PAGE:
"I started my education as a historian at the Autonomous University of Madrid, where I received my Art History degree (2011-2015) and was awarded the Bachelor's Degree Extraordinary Award (2015). I continued it at the Pompeu Fabra University in Barcelona, where I obtained a first-class honours Masters's degree in World History (2015-2016). Since 2017, I have formed part of the Spanish Program of "La Caixa" Foundation doctoral fellowship, which allowed me to undertake doctoral studies at Pompeu Fabra University. There I developed my doctoral research (2017-2021), under the guidance of Professor Linda G. Jones, about the role of Marian devotion in the Castilian colonisation of the former Islamic territory of Al-Andalus and the religious assimilation of the local communities of Mudejars and Moriscos between the 13th century and the 16th century. My research also enquired about the political significance of the evolution of Marian devotion and its role in the articulation of divergent conceptions of Castilian colonial society and the place of religious minorities within it. During my PhD research, I worked as a research staff of the Humanities Department and integrated the research group Ethnographies Cultural Encounters and Religious Missions (ECERM) and since 2021, I have been a member of the international research team working on the project, "Writing Religious, Transcultural, Gendered Identities and Alterities in the Medieval and Early Modern Mediterranean" (Ref. no.: PGC2018-093472-B-C32), funded by the European Regional Development Fund (ERDF), the Spanish Ministry of Science and Innovation and the Spanish State Agency of Investigation (AEI). In April of 2022, I presented my PhD dissertation, "The persuasive power of Maryam: religious proselytism, accommodation and Marian devotion in the Castilian "spiritual conquest" of the south of the Iberian Peninsula (13th-16th centuries)" and received my PhD in History from Pompeu Fabra University. After I received my PhD, I was granted a Marie-Curie Post-Doctoral Fellowship in order to develop a new research project under the supervision of professors Amy Remensnyder (Brown University) and Mercedes García-Arenal (CSIC), that explores the political significance of Marian devotion in the Early Modern Spanish Empire and particularly, its role in the imperial management of native communities of indios and moriscos and the articulation of natives strategies to vindicate their place in the colonial regimen and the value of its lineage, culture and memory in the imperial framework.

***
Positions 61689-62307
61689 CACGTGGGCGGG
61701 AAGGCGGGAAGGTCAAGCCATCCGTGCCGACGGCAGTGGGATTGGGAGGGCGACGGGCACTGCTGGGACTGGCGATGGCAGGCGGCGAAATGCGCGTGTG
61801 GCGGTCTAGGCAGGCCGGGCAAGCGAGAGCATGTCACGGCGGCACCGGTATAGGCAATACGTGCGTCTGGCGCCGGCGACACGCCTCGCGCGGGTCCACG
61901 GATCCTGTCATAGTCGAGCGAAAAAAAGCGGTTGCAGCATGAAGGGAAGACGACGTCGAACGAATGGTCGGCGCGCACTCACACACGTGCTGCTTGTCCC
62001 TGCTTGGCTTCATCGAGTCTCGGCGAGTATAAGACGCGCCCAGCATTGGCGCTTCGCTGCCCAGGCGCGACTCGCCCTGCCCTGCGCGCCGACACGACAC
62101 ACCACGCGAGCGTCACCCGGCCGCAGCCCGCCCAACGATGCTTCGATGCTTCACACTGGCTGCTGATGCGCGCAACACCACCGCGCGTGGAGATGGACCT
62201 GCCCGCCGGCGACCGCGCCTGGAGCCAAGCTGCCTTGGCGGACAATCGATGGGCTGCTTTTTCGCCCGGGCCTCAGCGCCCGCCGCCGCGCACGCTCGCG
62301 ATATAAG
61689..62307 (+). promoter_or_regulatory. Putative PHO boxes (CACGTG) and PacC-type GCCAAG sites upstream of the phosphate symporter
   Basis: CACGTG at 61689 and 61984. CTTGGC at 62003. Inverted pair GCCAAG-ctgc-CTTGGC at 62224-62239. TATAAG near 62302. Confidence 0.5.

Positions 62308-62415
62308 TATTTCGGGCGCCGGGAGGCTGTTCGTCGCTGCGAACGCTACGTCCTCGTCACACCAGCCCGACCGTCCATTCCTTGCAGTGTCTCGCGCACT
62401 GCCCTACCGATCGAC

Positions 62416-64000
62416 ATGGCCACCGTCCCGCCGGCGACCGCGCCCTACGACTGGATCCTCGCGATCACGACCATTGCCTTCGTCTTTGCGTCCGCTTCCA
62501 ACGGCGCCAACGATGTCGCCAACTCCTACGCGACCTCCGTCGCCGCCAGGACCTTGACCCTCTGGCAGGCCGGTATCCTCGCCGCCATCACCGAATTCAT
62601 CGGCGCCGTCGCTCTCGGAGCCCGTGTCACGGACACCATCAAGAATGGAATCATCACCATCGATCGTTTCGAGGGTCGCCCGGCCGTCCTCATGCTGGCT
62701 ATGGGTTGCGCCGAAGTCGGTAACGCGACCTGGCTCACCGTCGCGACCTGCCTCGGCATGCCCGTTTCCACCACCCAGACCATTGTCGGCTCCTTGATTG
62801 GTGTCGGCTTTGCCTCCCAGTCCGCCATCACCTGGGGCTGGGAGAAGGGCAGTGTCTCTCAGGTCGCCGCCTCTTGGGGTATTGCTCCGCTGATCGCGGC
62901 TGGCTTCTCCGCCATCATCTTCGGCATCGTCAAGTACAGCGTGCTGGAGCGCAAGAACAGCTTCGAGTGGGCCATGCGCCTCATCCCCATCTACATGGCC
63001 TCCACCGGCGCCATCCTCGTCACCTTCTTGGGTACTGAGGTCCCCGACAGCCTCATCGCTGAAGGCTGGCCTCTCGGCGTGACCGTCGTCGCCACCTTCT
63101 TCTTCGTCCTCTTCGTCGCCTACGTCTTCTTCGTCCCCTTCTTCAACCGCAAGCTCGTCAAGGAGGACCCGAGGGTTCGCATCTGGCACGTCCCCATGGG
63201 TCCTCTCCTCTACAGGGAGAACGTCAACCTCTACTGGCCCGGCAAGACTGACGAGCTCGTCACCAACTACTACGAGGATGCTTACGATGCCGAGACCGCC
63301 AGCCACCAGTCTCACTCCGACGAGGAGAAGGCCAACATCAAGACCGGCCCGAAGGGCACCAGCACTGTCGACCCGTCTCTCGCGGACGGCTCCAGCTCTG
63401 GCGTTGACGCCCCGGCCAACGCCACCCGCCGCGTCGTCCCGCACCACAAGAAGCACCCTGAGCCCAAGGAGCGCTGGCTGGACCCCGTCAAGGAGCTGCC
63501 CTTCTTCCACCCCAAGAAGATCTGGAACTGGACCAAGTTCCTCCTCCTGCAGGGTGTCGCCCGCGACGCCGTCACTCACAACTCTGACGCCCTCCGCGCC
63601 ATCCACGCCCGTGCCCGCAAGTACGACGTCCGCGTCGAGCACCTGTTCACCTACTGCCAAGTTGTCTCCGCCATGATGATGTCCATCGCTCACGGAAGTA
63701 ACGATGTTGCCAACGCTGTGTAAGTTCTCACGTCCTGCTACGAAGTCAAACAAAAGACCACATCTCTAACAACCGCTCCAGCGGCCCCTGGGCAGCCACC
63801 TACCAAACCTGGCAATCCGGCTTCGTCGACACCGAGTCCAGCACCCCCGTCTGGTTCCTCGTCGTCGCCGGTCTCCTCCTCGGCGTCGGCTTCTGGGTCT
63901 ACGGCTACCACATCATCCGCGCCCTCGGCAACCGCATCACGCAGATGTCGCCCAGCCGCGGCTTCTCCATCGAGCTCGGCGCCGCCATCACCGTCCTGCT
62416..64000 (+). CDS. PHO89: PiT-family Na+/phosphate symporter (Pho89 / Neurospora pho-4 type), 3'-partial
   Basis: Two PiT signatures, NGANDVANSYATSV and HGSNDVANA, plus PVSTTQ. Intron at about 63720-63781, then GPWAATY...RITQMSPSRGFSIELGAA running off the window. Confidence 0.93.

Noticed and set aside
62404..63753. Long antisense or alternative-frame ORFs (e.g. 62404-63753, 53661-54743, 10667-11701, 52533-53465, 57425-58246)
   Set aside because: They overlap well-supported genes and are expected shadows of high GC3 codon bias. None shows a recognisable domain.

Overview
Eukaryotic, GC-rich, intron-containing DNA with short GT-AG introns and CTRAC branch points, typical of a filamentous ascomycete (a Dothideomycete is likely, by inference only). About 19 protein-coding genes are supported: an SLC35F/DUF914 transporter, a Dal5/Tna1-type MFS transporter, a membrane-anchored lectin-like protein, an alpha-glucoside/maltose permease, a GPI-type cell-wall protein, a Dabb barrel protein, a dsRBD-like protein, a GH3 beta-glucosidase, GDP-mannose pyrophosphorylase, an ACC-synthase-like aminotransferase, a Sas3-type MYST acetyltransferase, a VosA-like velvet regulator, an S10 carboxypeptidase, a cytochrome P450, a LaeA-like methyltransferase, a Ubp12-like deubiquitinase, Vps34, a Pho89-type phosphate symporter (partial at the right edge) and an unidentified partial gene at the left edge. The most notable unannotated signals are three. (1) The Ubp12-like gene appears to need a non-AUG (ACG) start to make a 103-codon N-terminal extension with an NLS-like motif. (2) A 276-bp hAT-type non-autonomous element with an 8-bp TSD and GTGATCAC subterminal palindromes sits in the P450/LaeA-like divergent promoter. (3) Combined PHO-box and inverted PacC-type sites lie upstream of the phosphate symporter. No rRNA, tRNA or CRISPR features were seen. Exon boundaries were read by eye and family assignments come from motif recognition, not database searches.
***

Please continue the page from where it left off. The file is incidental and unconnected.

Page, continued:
As a researcher, I am particularly interested in studying colonisation, cultural encounters, collective processes of cultural and religious transformation and the politics of devotional culture. My research considers especially the development of forms of religious proselytism and accommodation as a tool of cultural, political and territorial domination and the agency of subaltern communities and elites in the conﬁguration of multiple “native” identities and strategies to subvert hegemonic power. In the last years, my research has focused on the role of the Marian cult in the Castilian colonisation of Al-Andalus, the religious assimilation of the “native” Islamic communities of Mudejars and Moriscos and its integration into the Castilian colonial project. More particularly, my research has explored the role of the Virgin in the Castilian colonial dominion over the Andalusian territory during the reign of Alphonso the Wise (2019), the Hieronymite appropriation of Sufi devotional topoi in the miracle collection of the Virgin of Guadalupe (2019), and the importance of Marian devotional literature and images in the missional policy of Fray Hernando de Talavera among the Moriscos of Granada (2020). My most recent work analyses the impact of Marian devotion in the evolution of the social perception of Mudejar and Morisco women from their image as agents of the spiritual renovation of the Islamic population to their conception as "breeders" of crypto-Islamic "heresy" (2022).